To a flatlander like me, there’s nothing quite like the majesty of a city surrounded by mountains. Add in a giant salty lake (some might even call it great) and the world headquarters of one of the more interesting religions and you’ve got a real winner. Go Salt Lake City!
This was my first time in Utah, so I was determined to make touristing happen. If you’re willing to do some gist touristing, hitting the hot spots of Salt Lake City in an afternoon is a breeze. On this trip, I managed to see the big temple where they keep Moroni locked up, and the Great Salt Lake in the space of about two hours. I also managed to buy souvenirs that didn’t come from an airport!
The Mormon Temple (50 Temple Square)
Like I said, gist touristing. I didn’t take a tour, just parked near the temple and took a few photos while walking around. Having heard a lot about the secrecy of Mormon temples, I was pleasantly surprised at how open this site was to non-Mormons. Without paying (or being converted), you can walk into the square and around the main building. There are tours on offer as well as multilingual Mormons ready to answer questions or just have a chat. They were really friendly and not pushy at all. (Having encountered missionaries out in the world, I was ready to be pinned down and doused with the Mormon equivalent of holy water.) There are also some beautiful gardens in the square, with biggest, fuzziest, most docile bumblebees I’ve ever seen.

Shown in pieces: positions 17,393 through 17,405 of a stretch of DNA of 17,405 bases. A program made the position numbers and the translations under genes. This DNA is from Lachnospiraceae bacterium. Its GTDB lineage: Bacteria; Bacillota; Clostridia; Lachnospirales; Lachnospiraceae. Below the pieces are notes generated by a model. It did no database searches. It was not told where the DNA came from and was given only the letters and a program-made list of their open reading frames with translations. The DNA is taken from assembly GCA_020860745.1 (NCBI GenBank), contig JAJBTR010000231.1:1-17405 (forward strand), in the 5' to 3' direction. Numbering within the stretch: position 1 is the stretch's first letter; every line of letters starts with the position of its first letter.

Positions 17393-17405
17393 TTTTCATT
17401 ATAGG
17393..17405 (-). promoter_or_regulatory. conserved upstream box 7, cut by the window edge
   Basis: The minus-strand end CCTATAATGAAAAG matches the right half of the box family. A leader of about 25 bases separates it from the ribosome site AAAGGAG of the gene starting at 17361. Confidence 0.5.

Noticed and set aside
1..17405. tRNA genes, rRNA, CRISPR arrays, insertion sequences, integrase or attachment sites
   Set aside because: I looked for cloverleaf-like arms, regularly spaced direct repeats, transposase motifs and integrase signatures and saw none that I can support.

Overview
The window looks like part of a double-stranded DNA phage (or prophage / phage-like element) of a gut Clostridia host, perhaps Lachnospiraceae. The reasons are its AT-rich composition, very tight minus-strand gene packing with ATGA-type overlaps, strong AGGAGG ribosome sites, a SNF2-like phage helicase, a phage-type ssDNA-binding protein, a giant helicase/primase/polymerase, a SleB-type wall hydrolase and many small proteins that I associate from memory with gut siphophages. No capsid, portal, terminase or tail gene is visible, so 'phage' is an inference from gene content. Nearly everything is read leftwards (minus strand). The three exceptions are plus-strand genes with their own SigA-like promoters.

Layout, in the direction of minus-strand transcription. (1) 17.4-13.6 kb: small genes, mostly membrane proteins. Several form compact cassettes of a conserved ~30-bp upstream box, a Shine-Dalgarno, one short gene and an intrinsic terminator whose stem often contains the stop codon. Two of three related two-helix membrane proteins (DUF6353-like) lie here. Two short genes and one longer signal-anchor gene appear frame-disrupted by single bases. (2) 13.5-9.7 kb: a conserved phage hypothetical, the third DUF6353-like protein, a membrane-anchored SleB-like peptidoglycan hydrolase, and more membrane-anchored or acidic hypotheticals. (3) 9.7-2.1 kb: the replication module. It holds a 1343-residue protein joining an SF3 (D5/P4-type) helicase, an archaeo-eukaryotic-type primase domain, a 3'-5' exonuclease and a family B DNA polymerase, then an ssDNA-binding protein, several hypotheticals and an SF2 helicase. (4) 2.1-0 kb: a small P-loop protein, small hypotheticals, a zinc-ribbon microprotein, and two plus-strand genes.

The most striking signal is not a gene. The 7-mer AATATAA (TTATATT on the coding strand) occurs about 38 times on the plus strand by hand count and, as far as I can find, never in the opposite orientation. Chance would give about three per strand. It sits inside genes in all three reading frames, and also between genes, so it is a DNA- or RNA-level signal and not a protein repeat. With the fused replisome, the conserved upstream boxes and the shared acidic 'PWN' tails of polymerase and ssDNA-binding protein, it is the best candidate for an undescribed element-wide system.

Due to time constraints, I had to keep my visit to the lake short and very local to my hotel, in Sandy. After checking Google maps, I chose to head towards Salt Lake State Park, in Magna and just off I-80. On the way there, I stopped in at an interesting looking place called Saltair. If you’re up for a little local history sprinkled into a gift shop, I totally recommend it. According to their resident historian, who was also the resident weigher of salt water taffy, Saltair was once the largest resort in the world. Then it burned down. Then it got rebuilt. Then it burned down. Then it got rebuilt. Then it got infested with hippies and, you guess it, they burned it down. Then it got rebuilt. Then it flooded. And now it’s back again. (I suspect it won’t last though, so you might want to hurry up and see it.)
Great Salt Lake (a.k.a. The Place Utah Keeps All Its Dead Sea Monkeys)
Prior to visiting the Salt Lake, I was unaware that the only being capable of living in it were brine shrimp. Obviously, this is a terrible existence for them and they beach themselves by the millions at the south end of the lake, right around Salt Lake State Park. It’s definitely still a cool site, but if you’re there on a hot day, prepare for some funk.
My coworkers to every Ute they encountered: What food is quintessentially Utah? What local treat do we just have to sample before leaving? The general response was a blank stare, a shrug, or the occasional, “Um…people here really like ice cream.” (Yes, that response was given more than once.) So, we ate what we found. This was mostly pub food and some really good soup, made of cauliflower. If you find yourself in Salt Lake City, I’d totally recommend Zupa (yes, it’s a chain, but the food was fantastic) as well as a place called Market Street Grill (amazingly good seafood, considering it’s in Utah).
Looks like business travel is dying down a bit, so this is probably the last in the Making the Most of It series for 2016. Remember, even when your destination is chosen for you, be a tourist, see the thing, and eat the food!
P.S. I’m just going to leave this riiight here…